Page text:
Do you think the mothers of today are more fearful of our children than we were before? Although we live in a safer environment to raise our children, today, mothers live in a kind of stress that does not leave us alone.
But, there is even more: there are those who recognize that elderly mothers, that is, those who have had their children shortly before reaching their quarantine, are easy prey of irrational fears that only increase.
It could be said that today's moms live in a true paradox. Despite the fact that scientific advances in the field of medicine have reduced mortality rates, we live in increasingly developed countries, we have access to new technologies and we lead a comfortable life, the anxiety to know at all times how our children will be does not leave us alone.
Our protective instinct, perhaps in some cases exaggerated, forces us to be on top of our children and we fear that we will be late to pick them up at school and that the child or children will be left alone at the door exposed to anything or anyone, we fear that Children get out of the car through the wrong door and something could happen to them, we fear that any virus or disease could seriously affect their health or that what they eat every day, when we are not present, could affect their health in the future.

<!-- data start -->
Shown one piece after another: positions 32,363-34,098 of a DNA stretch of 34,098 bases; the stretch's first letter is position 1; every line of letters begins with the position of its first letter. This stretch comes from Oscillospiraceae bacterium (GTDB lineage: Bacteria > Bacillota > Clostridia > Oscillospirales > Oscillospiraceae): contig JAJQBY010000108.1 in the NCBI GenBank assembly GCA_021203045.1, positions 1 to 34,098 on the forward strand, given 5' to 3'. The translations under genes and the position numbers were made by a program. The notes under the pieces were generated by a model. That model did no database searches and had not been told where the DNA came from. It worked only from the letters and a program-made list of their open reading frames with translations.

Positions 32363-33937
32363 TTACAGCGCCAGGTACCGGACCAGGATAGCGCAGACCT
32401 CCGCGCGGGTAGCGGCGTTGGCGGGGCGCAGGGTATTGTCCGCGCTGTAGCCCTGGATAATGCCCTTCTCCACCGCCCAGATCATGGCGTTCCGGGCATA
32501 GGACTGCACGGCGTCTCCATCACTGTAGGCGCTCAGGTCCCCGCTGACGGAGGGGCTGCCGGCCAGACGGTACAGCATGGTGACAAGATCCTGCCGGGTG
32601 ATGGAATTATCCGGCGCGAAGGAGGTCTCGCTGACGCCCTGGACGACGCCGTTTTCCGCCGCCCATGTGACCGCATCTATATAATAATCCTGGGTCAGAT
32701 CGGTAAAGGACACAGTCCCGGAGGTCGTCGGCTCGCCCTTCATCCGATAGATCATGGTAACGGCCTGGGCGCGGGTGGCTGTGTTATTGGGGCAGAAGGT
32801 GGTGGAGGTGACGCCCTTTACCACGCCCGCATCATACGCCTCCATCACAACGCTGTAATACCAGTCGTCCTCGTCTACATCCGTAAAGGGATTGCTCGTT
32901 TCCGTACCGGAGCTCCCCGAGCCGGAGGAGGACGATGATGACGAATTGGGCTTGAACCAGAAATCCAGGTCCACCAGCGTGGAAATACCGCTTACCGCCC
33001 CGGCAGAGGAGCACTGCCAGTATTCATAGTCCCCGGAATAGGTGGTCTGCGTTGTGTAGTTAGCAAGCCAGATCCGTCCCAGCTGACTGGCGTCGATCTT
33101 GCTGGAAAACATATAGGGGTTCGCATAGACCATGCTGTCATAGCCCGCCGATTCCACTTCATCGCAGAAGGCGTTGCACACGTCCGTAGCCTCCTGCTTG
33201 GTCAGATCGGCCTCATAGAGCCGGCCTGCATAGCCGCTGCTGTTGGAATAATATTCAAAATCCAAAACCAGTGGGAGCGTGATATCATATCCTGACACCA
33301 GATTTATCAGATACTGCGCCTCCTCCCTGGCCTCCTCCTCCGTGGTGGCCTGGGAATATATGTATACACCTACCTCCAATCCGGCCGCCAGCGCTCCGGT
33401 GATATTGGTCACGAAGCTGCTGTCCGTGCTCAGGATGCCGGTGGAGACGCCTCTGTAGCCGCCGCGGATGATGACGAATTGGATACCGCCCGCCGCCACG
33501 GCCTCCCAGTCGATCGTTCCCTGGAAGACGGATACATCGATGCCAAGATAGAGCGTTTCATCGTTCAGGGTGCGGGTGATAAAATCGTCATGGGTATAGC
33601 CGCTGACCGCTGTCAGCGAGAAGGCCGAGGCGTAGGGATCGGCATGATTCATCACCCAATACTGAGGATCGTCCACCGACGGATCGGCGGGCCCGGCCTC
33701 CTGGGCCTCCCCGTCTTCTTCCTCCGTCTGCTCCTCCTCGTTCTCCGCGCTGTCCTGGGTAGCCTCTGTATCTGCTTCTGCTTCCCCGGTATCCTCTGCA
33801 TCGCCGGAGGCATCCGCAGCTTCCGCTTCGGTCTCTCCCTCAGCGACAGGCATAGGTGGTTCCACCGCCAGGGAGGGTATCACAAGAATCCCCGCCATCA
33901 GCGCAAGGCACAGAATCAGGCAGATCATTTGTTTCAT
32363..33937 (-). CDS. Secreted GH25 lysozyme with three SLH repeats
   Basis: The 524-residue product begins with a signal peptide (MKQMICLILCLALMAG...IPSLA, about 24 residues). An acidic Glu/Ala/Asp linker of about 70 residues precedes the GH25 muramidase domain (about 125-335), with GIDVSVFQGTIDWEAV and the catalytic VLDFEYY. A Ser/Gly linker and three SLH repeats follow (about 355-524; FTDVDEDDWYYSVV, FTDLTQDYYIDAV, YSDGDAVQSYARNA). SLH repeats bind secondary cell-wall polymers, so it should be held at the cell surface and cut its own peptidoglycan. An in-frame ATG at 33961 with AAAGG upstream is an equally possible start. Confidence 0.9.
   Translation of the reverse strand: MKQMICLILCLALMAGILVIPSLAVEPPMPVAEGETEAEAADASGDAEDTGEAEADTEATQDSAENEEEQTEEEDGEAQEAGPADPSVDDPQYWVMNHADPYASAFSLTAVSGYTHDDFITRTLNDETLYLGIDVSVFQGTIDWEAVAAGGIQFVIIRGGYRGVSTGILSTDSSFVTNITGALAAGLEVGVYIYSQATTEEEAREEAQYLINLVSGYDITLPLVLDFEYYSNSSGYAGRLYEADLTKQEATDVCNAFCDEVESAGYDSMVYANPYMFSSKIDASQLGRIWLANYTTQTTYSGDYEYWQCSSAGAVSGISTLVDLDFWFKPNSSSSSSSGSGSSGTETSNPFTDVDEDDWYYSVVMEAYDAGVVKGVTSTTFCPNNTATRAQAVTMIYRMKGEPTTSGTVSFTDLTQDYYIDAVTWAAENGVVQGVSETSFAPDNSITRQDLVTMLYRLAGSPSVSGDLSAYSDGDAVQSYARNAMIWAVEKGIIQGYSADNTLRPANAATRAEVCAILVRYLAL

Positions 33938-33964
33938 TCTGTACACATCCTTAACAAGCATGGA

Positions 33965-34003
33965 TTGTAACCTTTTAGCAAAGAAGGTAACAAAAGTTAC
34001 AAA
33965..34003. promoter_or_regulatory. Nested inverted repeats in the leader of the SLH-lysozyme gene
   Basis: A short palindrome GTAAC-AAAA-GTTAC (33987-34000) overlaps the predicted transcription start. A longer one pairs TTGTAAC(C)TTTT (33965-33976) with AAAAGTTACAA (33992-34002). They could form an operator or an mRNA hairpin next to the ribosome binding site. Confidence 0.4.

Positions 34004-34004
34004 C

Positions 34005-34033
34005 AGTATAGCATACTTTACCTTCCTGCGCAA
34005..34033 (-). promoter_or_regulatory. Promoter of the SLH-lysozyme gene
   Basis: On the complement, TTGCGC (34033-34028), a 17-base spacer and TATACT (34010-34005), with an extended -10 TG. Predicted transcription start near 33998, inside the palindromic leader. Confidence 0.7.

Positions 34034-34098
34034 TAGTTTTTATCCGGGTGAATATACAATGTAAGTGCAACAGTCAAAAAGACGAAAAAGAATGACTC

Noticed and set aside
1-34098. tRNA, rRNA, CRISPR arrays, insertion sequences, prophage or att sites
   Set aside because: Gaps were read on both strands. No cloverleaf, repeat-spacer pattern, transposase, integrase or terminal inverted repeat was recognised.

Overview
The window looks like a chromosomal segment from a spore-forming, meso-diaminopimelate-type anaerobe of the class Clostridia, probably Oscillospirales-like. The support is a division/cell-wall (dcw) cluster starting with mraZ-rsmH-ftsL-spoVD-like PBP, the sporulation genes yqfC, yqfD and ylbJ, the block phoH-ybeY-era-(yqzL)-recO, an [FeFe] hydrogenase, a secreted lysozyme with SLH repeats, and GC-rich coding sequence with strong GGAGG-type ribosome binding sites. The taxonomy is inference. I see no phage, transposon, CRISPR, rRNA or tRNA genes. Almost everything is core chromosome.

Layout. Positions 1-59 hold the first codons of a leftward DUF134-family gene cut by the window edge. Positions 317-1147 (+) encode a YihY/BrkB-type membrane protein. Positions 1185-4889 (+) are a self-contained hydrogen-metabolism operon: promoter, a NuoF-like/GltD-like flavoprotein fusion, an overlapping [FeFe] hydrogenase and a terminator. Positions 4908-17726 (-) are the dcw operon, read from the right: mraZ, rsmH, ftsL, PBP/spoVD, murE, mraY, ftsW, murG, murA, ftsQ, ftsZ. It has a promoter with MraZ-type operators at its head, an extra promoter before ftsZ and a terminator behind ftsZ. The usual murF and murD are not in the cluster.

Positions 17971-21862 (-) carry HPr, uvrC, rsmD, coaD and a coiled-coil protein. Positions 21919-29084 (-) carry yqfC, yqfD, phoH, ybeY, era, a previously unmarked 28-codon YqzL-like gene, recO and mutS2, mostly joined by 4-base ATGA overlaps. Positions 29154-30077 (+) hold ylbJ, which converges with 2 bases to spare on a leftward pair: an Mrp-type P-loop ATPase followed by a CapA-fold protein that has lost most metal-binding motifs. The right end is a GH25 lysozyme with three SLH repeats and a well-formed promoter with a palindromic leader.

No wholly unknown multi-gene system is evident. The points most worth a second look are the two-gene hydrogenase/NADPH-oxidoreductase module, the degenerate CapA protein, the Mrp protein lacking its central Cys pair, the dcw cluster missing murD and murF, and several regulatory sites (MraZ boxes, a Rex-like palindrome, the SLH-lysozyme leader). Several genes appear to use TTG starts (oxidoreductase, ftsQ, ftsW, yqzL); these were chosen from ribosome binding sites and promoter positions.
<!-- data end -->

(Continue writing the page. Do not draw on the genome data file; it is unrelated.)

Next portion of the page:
But what we are really looking forward to is his education. For many parents it is an essential requirement for their emotional balance to see that their children are well adapted to nursery school, that they are happy sharing the day with their classmates and that they get good grades. And it is that academic results are the icing on the iceberg of the irrational fear that we have as mothers that our children do not reach where their ability reaches to achieve a good professional future.
Are we too cautious? Is it good or bad to live with those fears? If we decide not to take the children to kindergarten so that they do not get influenza A and we chase them with soap around the house to wash their hands to avoid being contaminated with germs from school, perhaps we will prevent ourselves Kill the flu, but the tachycardia sure will.
Pursuing perfection will eventually make us feel guilty for being so protective and, at the same time, enter a spiral of anxiety and stress, which makes any negative comment about our 'good work' intolerable. And then, when someone proposes a coffee with friends, without children, laughter appears accompanied by that gratifying feeling of well-being that produces the relaxation of dedicating a few minutes to yourself, without thinking of anyone else, without the burden of children . There is something we have to change, don't you think?
Marisol New. Editor of our site
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